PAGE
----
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RE: Timber Beam Deflection

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Dennis,

As I said in my post, I think that the topic of creep in wood would be an 
interesting research project.  In concrete, the creep is related to 
compression.  On the other hand, steel is noted for "relaxation" which is 
related to tension.  Glass "flows" under its own weight, maybe not so much 
now with modern glass, but glass made in the last century was noted for its 
flowing, creating distorted images in window glass.  While we know that wood 
also exhibits continuing movement under load, I don't know whether it is due 
to compression or tension, or a combination of both.  Wood is the poor cousin 
of structural material, its been used so long it gets no respect.

A. Roger Turk, P.E.(Structural)
Tucson, Arizona

Dennis Wish wrote:

. > Roger, you may have a point, but if I were guided by logic I would think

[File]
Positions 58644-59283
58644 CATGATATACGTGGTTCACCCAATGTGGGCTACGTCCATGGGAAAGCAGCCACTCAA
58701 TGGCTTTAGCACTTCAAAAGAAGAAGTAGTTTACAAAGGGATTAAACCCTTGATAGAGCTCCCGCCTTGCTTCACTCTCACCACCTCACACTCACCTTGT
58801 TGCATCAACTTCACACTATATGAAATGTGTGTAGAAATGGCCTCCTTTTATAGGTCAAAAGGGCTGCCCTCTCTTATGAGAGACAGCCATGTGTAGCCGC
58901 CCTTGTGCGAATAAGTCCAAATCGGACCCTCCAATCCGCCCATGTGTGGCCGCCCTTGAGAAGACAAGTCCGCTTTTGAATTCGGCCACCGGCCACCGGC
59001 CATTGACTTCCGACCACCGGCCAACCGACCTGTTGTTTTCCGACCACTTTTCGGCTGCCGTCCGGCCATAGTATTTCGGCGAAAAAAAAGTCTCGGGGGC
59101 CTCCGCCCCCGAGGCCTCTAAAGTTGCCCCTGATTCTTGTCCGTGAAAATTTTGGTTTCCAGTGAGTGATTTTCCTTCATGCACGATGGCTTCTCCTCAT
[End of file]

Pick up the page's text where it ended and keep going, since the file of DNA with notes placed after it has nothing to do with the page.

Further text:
. > that creep is the effect caused by an equalization due to tension stress 
. > in the wood fibers. It would seem reasonable to assume that if the maximum
. > tensile stress is not exceeded there can only be a maximum amount of creep
. > that can occure regardless of the number of times you reload the beam. I
. > would also think that since fatigue is not an issue with wood, the maximum
. > amoung of creep would not exceed the original deflection amount unless the
. > length of time that creep occurs has not reached maturity.
. > Therefore, I still can't understand how the deflection will increase by
. > unloading and reloading the beam.
. > Here is another analogy, although it is based upon other organic and
. > inorganic materials. Guitar or piano strings (both nylon, gut and steel)
. > will stretch when first installed. In fact, Piano strings tend to last in
. > excess of 50 with retuning due to slipage of the pegs or from 
. > evviornmental changes. There is an adjustment period before the elongaton 
. > due to tension in the wires reaches equalibrium. Once that point is 
. > reached, no further elongation is expected unless there in a change in 
. > the enviornment (temperature, humidity etc.) I would find it difficult to 
. > expect a beam to act any different but the problem is an interesting one 
. > at any rate.
. > 
. > Is there any test data on this that I can learn about to understand your
. > definition better.
. >